Hi everyone. Can anyone please identify this? I assume it must be a jaw of some kind, and is said to be from Morocco, but I've not seen anything quite like it before. I wondered if it might be something like Basilosaurus?
  10. Five new finds that need some experts!

    Hello! I posted a little while ago when I found a tooth out river hunting in Northern illinois. Well I have returned to that spot several times since and have found teeth almost every time. They were all found within about 25 feet of each other. It has been quite fun to go back and see what I will find. My original post is here: Here are pictures of the new ones. #2 appears to be maybe cow/bison. #3 appears to be horse. #4 maybe cow/bison again. #5 I have no idea despite looking at animal teeth pictures for an hour this morning. #5 May just be a stone but it sure looks and feels like a canine tooth. Let me know what you think:
  11. tiny fossil teeth

    Sorting through small shiny black items collected with my miniature shark teeth, I came across what looks like two teeth attached at a 45 degree angle to a small jaw bone. Or at least that's my interpretation. Hopefully someone knows better and can help ID. (I know even I wouldn't be picking up these teeth if knocked loose.)
  12. Hi! Its been awhile since I posted so I've accumulated several new specimens. They are all from a beach in the Savannah River. Many are broken... A - Giant Beaver Tusk B - Elephant Ivory piece (note the schreger pattern) (Is there a way to know the species?) C - Capybara D - ??? E - Canis ??? F - Tapir ??? G - ??? H - ??? I'll post more in a second part... Any comments are greatly appreciated!!!
  13. Carcharodon

    EHRET_al-2012-Palaeontology.pdf
  14. Jaw Bone

    I have been hunting snakes in a small patch of woods by my house. I live in central Oklahoma in a urban area. The woods has dry creek that floods when it rains. My 7 year old son and I find bones each time. No clue what they are. I know they are old and his excitement at finding them is priceless. Looking for help.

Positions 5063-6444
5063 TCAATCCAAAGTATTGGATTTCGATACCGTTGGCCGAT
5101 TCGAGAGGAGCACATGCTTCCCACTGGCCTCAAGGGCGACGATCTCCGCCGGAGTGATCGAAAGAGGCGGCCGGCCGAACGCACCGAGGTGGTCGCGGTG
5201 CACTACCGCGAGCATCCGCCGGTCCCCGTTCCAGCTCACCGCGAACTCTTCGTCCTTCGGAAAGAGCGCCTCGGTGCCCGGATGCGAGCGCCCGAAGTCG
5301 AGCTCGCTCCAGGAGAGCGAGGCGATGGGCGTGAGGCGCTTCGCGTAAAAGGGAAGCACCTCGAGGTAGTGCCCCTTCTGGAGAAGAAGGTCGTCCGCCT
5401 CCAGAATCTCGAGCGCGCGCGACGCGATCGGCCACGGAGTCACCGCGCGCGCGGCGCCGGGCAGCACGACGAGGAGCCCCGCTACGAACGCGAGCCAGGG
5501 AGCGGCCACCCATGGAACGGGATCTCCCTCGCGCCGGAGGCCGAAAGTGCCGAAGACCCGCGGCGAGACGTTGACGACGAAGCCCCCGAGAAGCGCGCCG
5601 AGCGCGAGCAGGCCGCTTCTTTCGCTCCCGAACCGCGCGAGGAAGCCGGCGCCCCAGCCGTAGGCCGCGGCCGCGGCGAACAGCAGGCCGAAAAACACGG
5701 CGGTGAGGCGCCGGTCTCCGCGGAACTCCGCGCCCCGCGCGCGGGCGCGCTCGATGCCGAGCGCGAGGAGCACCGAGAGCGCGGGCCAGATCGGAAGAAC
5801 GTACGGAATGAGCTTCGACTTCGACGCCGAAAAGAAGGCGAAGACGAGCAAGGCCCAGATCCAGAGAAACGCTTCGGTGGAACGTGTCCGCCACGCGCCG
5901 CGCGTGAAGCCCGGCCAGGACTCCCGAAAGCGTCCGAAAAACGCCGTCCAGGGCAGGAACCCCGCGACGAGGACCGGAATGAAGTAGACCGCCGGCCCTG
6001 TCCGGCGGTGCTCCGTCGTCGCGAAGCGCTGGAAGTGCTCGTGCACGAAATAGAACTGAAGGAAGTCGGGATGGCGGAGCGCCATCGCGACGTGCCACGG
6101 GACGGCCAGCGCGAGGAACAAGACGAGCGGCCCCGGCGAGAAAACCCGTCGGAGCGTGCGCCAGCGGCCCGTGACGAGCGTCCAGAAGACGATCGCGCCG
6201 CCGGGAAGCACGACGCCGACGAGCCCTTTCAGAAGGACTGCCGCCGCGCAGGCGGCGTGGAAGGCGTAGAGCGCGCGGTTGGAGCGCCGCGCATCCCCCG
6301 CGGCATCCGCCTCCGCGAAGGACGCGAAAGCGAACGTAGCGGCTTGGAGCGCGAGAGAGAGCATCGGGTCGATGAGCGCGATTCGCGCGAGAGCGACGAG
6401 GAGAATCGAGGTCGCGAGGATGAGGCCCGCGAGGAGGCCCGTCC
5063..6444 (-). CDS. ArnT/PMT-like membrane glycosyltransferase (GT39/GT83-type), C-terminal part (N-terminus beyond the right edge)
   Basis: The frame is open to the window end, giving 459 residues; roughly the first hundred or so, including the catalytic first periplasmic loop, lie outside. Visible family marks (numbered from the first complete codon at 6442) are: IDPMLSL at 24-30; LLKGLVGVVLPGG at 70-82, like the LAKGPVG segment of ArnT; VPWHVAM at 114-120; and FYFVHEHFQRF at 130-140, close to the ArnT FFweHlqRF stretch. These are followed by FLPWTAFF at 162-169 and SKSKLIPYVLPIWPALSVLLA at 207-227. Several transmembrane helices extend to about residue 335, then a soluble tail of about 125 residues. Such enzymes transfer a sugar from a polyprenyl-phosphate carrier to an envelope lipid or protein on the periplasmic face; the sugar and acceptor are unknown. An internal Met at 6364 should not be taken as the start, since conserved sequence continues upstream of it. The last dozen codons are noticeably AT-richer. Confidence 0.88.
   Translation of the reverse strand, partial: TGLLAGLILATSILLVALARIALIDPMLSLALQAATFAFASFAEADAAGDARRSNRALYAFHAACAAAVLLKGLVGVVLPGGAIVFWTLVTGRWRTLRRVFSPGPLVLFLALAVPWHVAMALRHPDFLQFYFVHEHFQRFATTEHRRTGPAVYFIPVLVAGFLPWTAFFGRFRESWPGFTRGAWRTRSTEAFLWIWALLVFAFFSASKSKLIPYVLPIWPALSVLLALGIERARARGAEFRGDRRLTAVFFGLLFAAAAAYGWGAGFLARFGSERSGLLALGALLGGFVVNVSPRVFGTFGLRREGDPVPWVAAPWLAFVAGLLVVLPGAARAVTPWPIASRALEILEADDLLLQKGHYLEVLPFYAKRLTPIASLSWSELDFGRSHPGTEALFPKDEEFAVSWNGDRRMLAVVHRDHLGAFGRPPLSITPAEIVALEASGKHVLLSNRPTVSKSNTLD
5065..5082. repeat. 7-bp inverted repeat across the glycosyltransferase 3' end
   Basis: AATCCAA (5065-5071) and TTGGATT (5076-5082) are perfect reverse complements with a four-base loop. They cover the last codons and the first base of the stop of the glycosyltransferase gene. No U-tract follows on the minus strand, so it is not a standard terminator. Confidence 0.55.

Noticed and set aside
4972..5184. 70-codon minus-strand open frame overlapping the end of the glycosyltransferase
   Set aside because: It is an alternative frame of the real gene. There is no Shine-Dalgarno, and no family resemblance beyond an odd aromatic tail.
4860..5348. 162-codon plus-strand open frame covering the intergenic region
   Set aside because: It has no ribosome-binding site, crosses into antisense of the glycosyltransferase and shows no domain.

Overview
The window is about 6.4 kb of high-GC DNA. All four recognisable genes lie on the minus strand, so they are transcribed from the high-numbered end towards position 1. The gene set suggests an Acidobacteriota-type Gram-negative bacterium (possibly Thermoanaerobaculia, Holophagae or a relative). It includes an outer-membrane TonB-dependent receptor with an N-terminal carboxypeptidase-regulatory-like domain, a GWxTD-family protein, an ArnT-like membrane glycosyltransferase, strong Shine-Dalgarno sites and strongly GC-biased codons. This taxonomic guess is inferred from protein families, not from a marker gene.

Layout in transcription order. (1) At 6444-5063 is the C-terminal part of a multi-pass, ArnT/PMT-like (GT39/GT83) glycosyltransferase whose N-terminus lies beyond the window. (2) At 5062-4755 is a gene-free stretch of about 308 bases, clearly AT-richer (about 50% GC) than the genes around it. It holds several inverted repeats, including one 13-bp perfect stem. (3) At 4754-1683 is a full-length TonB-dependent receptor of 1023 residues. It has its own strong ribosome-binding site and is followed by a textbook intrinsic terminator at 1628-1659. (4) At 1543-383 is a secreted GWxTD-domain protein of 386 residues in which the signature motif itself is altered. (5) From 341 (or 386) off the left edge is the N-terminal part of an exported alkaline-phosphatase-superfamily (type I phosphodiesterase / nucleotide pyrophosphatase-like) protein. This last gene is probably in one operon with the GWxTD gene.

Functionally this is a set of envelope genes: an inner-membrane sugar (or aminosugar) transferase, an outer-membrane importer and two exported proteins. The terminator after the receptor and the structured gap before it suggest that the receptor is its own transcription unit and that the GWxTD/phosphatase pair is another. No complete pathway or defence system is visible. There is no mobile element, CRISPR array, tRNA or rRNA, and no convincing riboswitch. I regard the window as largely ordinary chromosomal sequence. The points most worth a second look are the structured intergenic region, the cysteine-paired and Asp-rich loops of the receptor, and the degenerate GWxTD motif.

15. Moving to Tampa!!!

    My wife just got a job in Tampa so we're headed South from Connecticut!! I can't wait!!! Any fossiholics there and could maybe show me around when I get there? I've been to a couple beaches down there and found a bunch of sharks teeth but I want to go bigger. I want to get scuba cert and go exploring. I can't wait!!
  16. I'm hoping someone will have a pdf of some fossil shark papers by Gerald Case. I'm finding that many of his papers are in journals that my university does not have a subscription to. In particular I am trying to identify sharks/rays/fish that I picked from a bucket of Bashi Formation matrix (early Eocene) so the first paper is most useful to me. However there are others that cover other sites I have collected so I'll go for broke and hope someone has some of these they are willing to share. Case, G. R. 1994. Fossil fish remains from the late Paleocene Tuscahoma and early Eocene Bashi Formations of Meridian, Lauderdale County, Mississippi. Palaeontographica Abteilung A, 230:97-138. CAPPETTA, H. & CASE, G.R. (2016)A Selachian Fauna from the Middle Eocene (Lutetian, Lisbon Formation) of Andalusia, Covington County, Alabama, USA. Palaeontographica, Abt. A, 307 (1–6): 43 – 103 CASE, G.R. & BORODIN, P.D. (2000)Late Eocene selachians from Irwinton Sand Member of the Barnwell Formation (Jacksonian), WKA mines, Gordon, Wilkinson Country, Georgia. Münchner Geowissenschaftliche Abhandlungen, (A), 39: 5–16, 5 pl., 3 fig., 1 tabl. CASE, G.R. & BORODIN, P.D. (2000)A Middle Eocene Selachian Fauna from the Castle Hayne Limestone Formation of Duplin County, North Carolina. Münchner Geowissenschaftliche Abhandlungen, (A), 39: 17–32, 7 pl., 1 fig. CASE, G.R. (1987)Borodinopristis schwimmeri, a new ganopristine sawfish from the Upper Blufftown Formation (Campanian) of the Upper Cretaceous of Georgia. Bulletin of the New Jersey Academy of Sciences, 32 (1): 25–33, 6 fig. Thanks! Don